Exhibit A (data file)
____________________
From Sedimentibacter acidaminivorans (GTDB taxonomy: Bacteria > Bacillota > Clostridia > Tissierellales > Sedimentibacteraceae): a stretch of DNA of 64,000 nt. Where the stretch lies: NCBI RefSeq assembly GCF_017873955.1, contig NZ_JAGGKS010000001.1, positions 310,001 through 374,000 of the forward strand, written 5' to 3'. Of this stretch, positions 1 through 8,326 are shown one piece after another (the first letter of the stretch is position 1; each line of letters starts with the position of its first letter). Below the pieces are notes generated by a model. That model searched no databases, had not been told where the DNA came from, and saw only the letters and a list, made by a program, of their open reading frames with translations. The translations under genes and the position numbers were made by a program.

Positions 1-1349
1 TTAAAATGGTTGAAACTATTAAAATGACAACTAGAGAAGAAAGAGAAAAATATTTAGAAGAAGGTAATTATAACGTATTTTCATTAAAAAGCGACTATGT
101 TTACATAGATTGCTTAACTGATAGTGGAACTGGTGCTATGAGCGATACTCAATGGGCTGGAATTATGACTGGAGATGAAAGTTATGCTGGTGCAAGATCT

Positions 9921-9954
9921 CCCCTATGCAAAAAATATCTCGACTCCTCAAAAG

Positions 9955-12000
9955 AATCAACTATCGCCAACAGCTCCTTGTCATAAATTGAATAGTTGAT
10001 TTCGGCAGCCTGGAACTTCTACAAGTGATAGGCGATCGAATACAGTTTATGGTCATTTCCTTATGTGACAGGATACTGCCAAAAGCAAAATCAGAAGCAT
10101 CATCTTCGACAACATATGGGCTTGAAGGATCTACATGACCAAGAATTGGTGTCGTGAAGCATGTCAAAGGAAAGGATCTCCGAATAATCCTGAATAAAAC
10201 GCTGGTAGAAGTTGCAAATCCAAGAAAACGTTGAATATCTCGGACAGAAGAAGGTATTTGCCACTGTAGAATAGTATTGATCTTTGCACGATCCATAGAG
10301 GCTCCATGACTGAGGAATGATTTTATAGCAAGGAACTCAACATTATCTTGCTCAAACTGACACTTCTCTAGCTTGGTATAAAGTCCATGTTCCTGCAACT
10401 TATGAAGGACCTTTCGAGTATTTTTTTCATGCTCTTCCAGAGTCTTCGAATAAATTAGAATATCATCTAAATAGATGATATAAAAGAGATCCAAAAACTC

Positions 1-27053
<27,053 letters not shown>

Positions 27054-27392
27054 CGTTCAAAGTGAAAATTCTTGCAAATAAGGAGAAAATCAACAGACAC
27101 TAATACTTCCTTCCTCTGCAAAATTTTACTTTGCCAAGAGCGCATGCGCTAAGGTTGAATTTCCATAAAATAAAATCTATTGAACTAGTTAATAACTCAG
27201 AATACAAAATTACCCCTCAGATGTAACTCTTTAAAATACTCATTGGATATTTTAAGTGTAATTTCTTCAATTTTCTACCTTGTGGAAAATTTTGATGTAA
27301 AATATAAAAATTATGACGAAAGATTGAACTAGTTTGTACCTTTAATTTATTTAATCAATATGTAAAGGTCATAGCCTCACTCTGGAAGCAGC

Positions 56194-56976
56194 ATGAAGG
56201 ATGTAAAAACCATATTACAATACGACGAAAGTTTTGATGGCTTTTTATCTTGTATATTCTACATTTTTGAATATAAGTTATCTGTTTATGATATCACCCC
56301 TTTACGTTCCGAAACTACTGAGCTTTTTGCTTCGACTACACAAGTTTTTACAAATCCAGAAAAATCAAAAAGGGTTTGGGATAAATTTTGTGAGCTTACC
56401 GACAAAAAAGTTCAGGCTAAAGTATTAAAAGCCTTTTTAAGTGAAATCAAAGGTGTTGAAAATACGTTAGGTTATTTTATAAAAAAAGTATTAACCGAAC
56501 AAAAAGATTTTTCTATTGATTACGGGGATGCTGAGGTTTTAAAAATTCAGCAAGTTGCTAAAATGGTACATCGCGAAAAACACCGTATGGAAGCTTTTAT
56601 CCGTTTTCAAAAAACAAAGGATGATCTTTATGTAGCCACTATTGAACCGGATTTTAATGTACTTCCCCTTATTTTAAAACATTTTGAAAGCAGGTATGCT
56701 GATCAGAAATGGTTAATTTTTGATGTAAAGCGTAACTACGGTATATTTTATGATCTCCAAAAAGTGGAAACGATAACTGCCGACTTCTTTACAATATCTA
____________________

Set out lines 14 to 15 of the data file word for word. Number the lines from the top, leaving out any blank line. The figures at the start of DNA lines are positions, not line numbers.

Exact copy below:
Positions 1-27053
<27,053 letters not shown>